After more than two decades of coaching, Maryland softball coach Julie Wright doesn’t experience that many “firsts” anymore.
But against Ohio State on Sunday, when right fielder Amanda Brashear exited in the fifth inning after running into the outfield fence, Wright had only one player — freshman catcher Caitlyn Koenig — available to fill the gap. The dire circumstances were unlike any that the Terps’ fourth-year coach had faced before.
“We put in our very last person,” Wright said. “It’s a very frightening experience … [to] have no one else to put in, if something else happened.”
Maryland will continue to rely on underclassmen and reserves to fill the holes across its roster, having been plagued by injuries and illnesses that forced Wright to reorder what was an effective lineup at the start of the season.
The biggest loss is second baseman Taylor Okada, who will be out for for the remainder of the season due to a knee injury suffered against Bryant on March 15. Okada has already undergone surgery and is expected to return in the fall, Wright said.
Okada led the Terps with a .426 batting average and a .455 on-base percentage from the leadoff position. She was a crucial part of Maryland’s offense, helping the team to a 16-12 nonconference record.
Starting March 19, center fielder JoJo McRae moved from the No. 9 spot to take Okada’s place at the top of the order. She’s proved her ability to provide similar production, reaching base in all seven games since the switch.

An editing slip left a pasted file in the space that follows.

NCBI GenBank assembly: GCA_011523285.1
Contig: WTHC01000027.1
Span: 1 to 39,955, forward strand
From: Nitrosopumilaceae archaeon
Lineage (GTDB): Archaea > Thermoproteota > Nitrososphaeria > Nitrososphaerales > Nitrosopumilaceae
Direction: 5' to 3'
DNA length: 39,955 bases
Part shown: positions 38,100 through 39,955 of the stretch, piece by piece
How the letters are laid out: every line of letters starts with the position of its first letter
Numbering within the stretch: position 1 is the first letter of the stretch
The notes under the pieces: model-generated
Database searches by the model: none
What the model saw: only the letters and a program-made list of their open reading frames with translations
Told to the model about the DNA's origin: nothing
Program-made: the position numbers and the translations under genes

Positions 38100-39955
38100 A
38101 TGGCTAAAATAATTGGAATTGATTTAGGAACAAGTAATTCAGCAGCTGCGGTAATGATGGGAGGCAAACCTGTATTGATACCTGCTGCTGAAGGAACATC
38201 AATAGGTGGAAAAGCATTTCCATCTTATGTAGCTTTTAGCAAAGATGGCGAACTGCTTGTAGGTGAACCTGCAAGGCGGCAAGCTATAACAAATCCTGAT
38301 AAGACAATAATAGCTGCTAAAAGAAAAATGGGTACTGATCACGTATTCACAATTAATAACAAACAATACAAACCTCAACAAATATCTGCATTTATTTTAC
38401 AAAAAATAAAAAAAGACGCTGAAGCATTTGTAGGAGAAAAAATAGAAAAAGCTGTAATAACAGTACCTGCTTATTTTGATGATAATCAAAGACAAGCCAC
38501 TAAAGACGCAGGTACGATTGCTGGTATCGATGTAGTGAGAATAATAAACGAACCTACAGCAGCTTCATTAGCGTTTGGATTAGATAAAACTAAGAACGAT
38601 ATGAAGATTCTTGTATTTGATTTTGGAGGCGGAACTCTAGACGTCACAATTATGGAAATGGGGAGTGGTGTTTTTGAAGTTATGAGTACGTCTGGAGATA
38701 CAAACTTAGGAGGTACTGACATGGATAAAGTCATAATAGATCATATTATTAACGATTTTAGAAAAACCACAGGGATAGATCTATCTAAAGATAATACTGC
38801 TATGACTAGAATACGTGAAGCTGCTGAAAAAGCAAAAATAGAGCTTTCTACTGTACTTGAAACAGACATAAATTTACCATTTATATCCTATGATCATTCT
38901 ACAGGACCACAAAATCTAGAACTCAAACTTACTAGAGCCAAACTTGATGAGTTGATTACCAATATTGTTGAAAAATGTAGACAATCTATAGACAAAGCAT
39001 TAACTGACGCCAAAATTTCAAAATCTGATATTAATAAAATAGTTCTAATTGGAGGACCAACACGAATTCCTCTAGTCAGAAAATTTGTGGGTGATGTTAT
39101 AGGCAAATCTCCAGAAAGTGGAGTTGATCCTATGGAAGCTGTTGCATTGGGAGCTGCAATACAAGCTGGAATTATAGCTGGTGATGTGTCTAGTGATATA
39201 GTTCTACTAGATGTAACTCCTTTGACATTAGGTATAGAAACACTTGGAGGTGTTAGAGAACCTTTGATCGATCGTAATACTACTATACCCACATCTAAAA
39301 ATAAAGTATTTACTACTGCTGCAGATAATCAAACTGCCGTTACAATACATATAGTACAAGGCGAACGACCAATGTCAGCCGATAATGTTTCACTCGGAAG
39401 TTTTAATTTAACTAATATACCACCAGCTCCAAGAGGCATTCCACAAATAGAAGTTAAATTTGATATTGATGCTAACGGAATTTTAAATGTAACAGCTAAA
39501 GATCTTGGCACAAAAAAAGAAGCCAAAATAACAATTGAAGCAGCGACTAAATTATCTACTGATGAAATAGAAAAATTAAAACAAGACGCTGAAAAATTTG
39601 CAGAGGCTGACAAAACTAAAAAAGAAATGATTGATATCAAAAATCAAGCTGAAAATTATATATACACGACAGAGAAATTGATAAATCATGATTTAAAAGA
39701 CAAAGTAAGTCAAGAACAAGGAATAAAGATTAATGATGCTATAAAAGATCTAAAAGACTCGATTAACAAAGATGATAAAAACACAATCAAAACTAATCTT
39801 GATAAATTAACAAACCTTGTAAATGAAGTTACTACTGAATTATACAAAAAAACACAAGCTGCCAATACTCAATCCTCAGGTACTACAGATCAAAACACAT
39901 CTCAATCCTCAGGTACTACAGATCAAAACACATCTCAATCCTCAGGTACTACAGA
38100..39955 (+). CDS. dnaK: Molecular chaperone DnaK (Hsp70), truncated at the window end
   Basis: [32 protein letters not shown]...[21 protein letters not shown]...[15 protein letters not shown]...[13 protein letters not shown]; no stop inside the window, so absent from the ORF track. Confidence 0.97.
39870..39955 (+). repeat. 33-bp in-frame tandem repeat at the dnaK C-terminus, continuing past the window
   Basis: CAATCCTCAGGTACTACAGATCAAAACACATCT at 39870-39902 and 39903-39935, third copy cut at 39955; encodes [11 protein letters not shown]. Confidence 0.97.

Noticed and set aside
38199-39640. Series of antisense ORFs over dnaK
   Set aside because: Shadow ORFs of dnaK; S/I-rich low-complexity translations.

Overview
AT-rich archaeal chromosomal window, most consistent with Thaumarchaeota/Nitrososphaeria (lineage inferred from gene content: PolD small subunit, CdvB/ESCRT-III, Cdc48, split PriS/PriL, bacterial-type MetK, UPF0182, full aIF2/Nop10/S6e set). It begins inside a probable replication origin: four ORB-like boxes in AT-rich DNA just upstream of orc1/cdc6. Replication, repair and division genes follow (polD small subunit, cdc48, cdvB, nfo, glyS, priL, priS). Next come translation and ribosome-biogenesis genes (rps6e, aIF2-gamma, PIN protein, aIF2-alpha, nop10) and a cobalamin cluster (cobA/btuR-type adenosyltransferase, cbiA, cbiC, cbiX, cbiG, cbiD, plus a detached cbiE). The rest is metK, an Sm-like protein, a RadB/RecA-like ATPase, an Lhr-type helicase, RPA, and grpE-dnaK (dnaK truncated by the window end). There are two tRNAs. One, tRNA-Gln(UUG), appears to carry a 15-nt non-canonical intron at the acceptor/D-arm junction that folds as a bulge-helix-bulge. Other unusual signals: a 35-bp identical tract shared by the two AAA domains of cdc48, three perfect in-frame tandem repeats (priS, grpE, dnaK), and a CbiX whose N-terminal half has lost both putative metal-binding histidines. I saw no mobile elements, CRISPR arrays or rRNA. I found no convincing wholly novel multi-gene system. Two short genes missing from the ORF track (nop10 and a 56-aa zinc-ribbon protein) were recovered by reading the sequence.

“I thought [McRae] could easily handle that spot,” Wright said. “She’s taking a lot of big pitches in big moments, getting walks and getting on base. … She’s really doing a good job of just taking her skill set and making it work as a leadoff.”
While Okada left big shoes to fill, McRae’s approach is no different from when she was at the bottom of the batting order.
“My main focus is just doing whatever I can to get on,” McRae said.
McRae has a .392 on-base percentage after reaching base at a .232 clip last season, and her .306 batting average ranks fifth on the team.
Freshman Regan Kerr — who has played shortstop, second base and right field so far this season — has also taken on an expanded role in Okada’s absence. She played second base, Okada’s former spot, the past two weekends, and replaced Brashear in right field Sunday.
“She’s done a good job at filling in for Okada,” Wright said. “I’ve been really pleased with her work ethic and how she’s handled herself. It’s hard to train multiple positions at this level … but her athleticism is off the charts.”
Though Kerr filled in for her against the Buckeyes, Wright said that Brashear is progressing and should be available to play “at some point” in the the Terps’ next series with Michigan State.
Wright is also anticipating the return of right-hander Sydney Golden, who fell ill after a commanding performance in the circle in Maryland’s first conference win — a 3-2 walk-off over the Buckeyes on Friday.
With Golden out the remainder of the weekend, the Terps’ remaining four pitchers all saw game action, allowing a combined 25 runs in 12 frames.
When she’s not playing, Golden makes it a priority to help teach the reserves so that they can be more effective in her absence.
“There’s been a lot of discussion going on between me and the other girls, especially about my mentality,” Golden said, “and how they can change the little things when something is going wrong.”
In Golden’s absence, Wright has made it a point to get the less-experienced pitchers up to speed. She believes their continued work in practice and in game situations bodes well for the rest of the conference slate.
“The other pitchers are learning what it’s going to take in their game to win,” Wright said. “They just have to take care of their own selves and do their own thing … and they’re good enough to be pitching at this level and having success.”